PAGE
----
The substantial growth in
tight oil production in the US is reshaping future markets for
Canadian oil sands, according to a new report released this
week from energy consultancy IHS CERA.
The US will remain the primary market for oil sands and its
import levels are expected to grow, but the destination and
type of oil sands imports will be altered, the report says.
The significant growth of tight oil will not eliminate the
US need for oil imports, including the oil sands. US tight oil
(2.2 million bpd) surpassed oil sands production in 2012
and is continuing to grow.
Yet, assuming minimal changes in US oil demand, and considering
declines in conventional supply, tight oil has the potential to
replace only about one third of US net oil imports by the end
of the decade, the report says.
Tight oil has indeed expanded supply. It also created
transportation bottlenecks, generating a glut of supply in the
US Midwest -- the current destination for 80% of oil sands
exports -- making oil sands subject to price markdowns and
providing an incentive to expand market access.
Far from being an 'either/or' proposition, the
Canadian oil sands and US tight oil are both important sources
of US oil supplies for the foreseeable future, said
Daniel Yergin, IHS vice chairman. Tight oil is not a
replacement for oil sands in the US, but the development is
altering the opportunity for oil sands.
Together tight oil and oil sands can meet energy needs
and contribute to economic growth for North America,
added Jackie Forrest, IHS senior director and head of the IHS
CERA Oil Sands Energy Dialogue. But which connections are
made, when, and where will ultimately impact the development of
both oil sands and tight oil, and the size of the resulting
economic and security benefits.
Oil sands production remains
projected to grow from
1.7 million bpd this year to 3.2 million bpd in
2020, but the type of supply is changing, the report
Historically, more than half of oil sands supply came from
converting the heavy oil sands bitumen into a lighter form
called synthetic crude oil (SCO). However, SCO supply is now in
competition with tight oil. Consequently, the majority of
future oil sands supply will be in the form of bitumen blends,
similar to other heavy crude oils imported to the US.
The US Gulf Coast -- which contains substantial capacity
(2.4 million bpd) for processing heavy crudes -- holds the most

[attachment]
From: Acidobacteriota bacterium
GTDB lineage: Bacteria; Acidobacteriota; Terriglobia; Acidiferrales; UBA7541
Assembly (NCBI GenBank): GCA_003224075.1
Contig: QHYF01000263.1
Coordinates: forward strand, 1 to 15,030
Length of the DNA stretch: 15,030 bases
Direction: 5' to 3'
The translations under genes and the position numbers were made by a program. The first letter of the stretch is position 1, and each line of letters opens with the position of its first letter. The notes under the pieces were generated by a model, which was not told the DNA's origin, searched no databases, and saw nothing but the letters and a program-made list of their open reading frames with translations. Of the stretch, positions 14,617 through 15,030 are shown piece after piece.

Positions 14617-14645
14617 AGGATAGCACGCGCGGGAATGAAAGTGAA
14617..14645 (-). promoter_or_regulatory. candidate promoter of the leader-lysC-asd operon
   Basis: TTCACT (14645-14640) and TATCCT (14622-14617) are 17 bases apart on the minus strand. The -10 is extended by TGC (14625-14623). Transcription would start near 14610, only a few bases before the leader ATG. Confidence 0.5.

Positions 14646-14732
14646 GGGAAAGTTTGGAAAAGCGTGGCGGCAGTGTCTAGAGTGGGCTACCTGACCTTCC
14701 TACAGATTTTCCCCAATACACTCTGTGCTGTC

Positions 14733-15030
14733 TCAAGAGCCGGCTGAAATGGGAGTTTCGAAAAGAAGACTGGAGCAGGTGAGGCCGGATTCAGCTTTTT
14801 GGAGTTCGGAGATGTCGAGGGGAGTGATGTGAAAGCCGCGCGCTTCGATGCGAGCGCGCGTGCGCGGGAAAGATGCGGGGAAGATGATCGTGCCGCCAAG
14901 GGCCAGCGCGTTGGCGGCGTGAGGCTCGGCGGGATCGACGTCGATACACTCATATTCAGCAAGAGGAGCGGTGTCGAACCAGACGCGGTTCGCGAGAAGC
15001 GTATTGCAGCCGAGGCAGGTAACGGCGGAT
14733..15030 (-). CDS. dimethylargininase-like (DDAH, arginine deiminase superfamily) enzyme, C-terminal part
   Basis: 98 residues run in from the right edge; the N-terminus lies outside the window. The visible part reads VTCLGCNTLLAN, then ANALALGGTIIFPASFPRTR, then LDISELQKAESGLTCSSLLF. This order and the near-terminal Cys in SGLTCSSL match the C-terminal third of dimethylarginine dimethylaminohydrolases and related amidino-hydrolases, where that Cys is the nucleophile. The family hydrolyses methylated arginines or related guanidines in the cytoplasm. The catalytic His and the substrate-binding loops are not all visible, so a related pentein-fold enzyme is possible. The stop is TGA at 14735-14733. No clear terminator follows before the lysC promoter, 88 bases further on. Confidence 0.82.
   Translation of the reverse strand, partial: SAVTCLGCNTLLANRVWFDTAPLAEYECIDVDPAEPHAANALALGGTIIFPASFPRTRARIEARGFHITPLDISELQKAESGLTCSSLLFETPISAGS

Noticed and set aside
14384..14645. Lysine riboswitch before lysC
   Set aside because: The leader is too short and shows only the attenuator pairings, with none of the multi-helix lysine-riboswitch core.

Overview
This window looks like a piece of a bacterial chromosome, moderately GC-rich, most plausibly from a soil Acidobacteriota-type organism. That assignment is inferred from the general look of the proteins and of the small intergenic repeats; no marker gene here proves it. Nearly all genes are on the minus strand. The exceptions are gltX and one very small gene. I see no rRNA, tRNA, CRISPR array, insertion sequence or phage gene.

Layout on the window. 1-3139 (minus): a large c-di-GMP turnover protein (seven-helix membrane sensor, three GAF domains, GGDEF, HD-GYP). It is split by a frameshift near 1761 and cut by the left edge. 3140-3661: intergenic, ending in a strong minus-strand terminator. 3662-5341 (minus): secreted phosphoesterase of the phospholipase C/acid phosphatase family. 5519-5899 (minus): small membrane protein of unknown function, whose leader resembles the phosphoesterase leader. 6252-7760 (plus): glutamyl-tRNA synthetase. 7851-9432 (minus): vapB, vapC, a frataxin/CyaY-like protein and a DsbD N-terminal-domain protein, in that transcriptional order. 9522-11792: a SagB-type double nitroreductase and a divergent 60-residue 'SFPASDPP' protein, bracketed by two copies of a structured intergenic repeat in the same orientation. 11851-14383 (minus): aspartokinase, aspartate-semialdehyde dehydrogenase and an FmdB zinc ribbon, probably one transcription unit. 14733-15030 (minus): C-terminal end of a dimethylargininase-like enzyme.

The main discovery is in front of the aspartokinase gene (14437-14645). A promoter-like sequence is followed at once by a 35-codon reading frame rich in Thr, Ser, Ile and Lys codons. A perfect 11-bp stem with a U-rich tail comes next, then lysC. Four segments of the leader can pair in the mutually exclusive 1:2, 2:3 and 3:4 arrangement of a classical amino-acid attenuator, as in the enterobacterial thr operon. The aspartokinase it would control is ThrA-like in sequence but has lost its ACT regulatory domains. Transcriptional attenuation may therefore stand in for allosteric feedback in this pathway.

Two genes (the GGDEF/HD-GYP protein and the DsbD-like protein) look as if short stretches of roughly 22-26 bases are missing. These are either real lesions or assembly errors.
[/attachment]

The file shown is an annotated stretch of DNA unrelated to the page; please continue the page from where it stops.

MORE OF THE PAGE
potential for oil sands market expansion, the report says.
Oil sands blends will need to gain market share by displacing
other foreign heavy crude sources, such as Mexico and
The US West Coast also holds potential for oil sands growth,
the report says. While the region is already a market for oil
sands, California remains largely untapped. With 90% of its refining capacity geared towards
heavier crudes, the total market potential for heavy bitumen
blends could exceed 700,000 bpd, the report says.
Despite the large potential, several factors contribute to
uncertainty for oil sands in California, the report notes. Construction of new pipelines and
marine expansions from Canadas west
coast remain uncertain, and California's Low Carbon Fuel
Standard could disadvantage oil sands.
In other regions, such as the US and Canadian East Coast,
the majority of the refining capacity is geared towards
lighter crudes; providing limited potential for growing
supplies of heavy oil sands supply.
The report also notes that markets outside of North America,
particularly Asia, holds potential for oil sands expansion. China is expected to
nearly double its 10 million bpd refining capacity by 2030.
However, issues of timing create uncertainty. Decisions on the
type of refineries to be built are currently being made. If
Asian investors decide that access to oil sands is unsure, they
will not construct refineries geared to consume heavy oil
This will create a major timing question for Canadian policy
The development of future pipelines will also play a major
role in the oil sands market access going forward. Despite
strong financial incentives, pipeline projects are facing increasing
scrutiny, the report says.
In addition to project economics, several factors -- including
regulatory processes, local concerns, GHG emissions and climate
change legislation and Aboriginal rights in Canada -- will
influence the development of future projects.
The complete report can be accessed at the IHS website.